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Topics: Business Analysis, Innovation, Requirements Management
WBS & Wardley Mapping
Any suggestions or opinions on using Wardley mapping as an approach for refining WBS?
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Dear Bernard
Interesting your question
Thanks for sharing it

Do you think Wardley Mapping helps you break down project deliverables and work into smaller, more manageable components?

If so, use and abuse :-)
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1 reply by Bernard Kahn
Jan 14, 2020 4:17 PM
Bernard Kahn
...
Luis,

Thanks for the reply. I'm still new to Wardley Mapping, and yes, wondering if this approach might lead to alternative ways of breaking down project deliverables and components, perhaps more manageable, but also looking towards reducing the degree of customization.
Reducing customization has benefits in multiple dimensions, including improving quality, reducing risk, etc.
Jan 14, 2020 3:45 PM
Replying to Luis Branco
...
Dear Bernard
Interesting your question
Thanks for sharing it

Do you think Wardley Mapping helps you break down project deliverables and work into smaller, more manageable components?

If so, use and abuse :-)
Luis,

Thanks for the reply. I'm still new to Wardley Mapping, and yes, wondering if this approach might lead to alternative ways of breaking down project deliverables and components, perhaps more manageable, but also looking towards reducing the degree of customization.
Reducing customization has benefits in multiple dimensions, including improving quality, reducing risk, etc.
Additionally, part of the value in using Wardley Mapping is the discussion around the mapping. So it's not just the map itself, while useful as visual guide, a navigation tool, but the conversations around what is being represented by the map.
Thanks for making aware of the Wardley model.

On a first look, it is a strategy cycle, which a WBS is not.

A WBS is more helpful in subdividing a given strategy, top down and serves as communication tool to stakeholders. It is concerned about the what (to work).

Wardley seems to be more dynamic, staying on a top level and concerned about the why.
I believe it might be a useful tool for a leadership team to decide which components of a portfolio to pursue or to help prioritize features within a product, but not for defining the scope of a project at an appropriate level of detail.

Kiron
You can use the tool to create the service and after that you can move the component part of the mapping to the WBS. No probem with that. The point is, if you will use the mapping for the first time, unless you have enough time to understand the tool, then go for other thing.
Interesting discussion .
I glanced through this article from Simon Wardley the founder
https://www.cio.co.uk/it-strategy/introduc...apping-3604565/

My key takeaways are that it's an effective tool at a more strategic business growth level than a tactical project execution level -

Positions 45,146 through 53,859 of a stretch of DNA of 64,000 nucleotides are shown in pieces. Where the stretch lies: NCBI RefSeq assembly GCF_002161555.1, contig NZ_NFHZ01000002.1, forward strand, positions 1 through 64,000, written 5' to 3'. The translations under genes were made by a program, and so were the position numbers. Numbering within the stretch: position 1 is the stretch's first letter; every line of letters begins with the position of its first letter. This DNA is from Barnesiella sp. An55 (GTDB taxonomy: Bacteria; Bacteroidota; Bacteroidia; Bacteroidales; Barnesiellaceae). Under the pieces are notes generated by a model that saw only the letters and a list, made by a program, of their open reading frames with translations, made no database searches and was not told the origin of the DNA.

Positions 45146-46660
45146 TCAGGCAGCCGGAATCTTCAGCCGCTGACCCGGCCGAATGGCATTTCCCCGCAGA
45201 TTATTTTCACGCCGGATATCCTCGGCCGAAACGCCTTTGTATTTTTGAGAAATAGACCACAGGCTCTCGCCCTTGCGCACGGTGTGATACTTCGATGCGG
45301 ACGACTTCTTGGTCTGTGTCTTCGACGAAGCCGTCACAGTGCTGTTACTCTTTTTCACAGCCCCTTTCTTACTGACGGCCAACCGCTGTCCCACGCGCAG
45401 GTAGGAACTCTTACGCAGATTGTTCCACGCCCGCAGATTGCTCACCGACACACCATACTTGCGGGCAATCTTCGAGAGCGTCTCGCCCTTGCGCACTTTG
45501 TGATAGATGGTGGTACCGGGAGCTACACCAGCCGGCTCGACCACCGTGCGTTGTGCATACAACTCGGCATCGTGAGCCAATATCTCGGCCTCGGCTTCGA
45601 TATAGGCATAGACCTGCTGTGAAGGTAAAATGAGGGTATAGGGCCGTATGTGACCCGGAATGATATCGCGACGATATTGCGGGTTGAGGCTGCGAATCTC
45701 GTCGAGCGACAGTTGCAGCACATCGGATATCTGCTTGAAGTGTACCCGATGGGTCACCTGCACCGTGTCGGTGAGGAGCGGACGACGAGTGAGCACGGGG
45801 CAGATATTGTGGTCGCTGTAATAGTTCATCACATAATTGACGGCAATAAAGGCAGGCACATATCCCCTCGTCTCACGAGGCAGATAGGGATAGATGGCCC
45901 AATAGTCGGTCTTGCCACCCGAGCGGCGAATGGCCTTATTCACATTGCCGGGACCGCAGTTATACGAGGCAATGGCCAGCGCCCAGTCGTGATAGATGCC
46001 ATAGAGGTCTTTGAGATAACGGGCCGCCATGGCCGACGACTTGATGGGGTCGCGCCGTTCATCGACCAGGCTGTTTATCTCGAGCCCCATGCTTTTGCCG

this actually summarizes what this mapping does :-
(Quote /Unquote )

" the entire process of mapping out a line of business from user needs, removing duplication, removing bias, identifying strategic plays, putting in measurements, breaking out into methods and teams "
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1 reply by Bernard Kahn
Jan 15, 2020 10:19 AM
Bernard Kahn
...
while the main thrust of this seems to have been at the strategy level,
my feeling is that there's benefit from its use at the project level as well, in what, who and how parts are executed.
For example, in IT, identifying tasks that really should be more product or commodity than customized.
(as a concrete example, from history, instead of having every dev team write its own MQ calls, having a separate MQ team create them, to share across the enterprise. Wardley mapping might have more systematically identified that, instead of someone having that Eureka type insight .
Jan 14, 2020 6:58 PM
Replying to Deepesh Rammoorthy
...
Interesting discussion .
I glanced through this article from Simon Wardley the founder
https://www.cio.co.uk/it-strategy/introduc...apping-3604565/

My key takeaways are that it's an effective tool at a more strategic business growth level than a tactical project execution level -

this actually summarizes what this mapping does :-
(Quote /Unquote )

" the entire process of mapping out a line of business from user needs, removing duplication, removing bias, identifying strategic plays, putting in measurements, breaking out into methods and teams "
while the main thrust of this seems to have been at the strategy level,
my feeling is that there's benefit from its use at the project level as well, in what, who and how parts are executed.
For example, in IT, identifying tasks that really should be more product or commodity than customized.
(as a concrete example, from history, instead of having every dev team write its own MQ calls, having a separate MQ team create them, to share across the enterprise. Wardley mapping might have more systematically identified that, instead of someone having that Eureka type insight .

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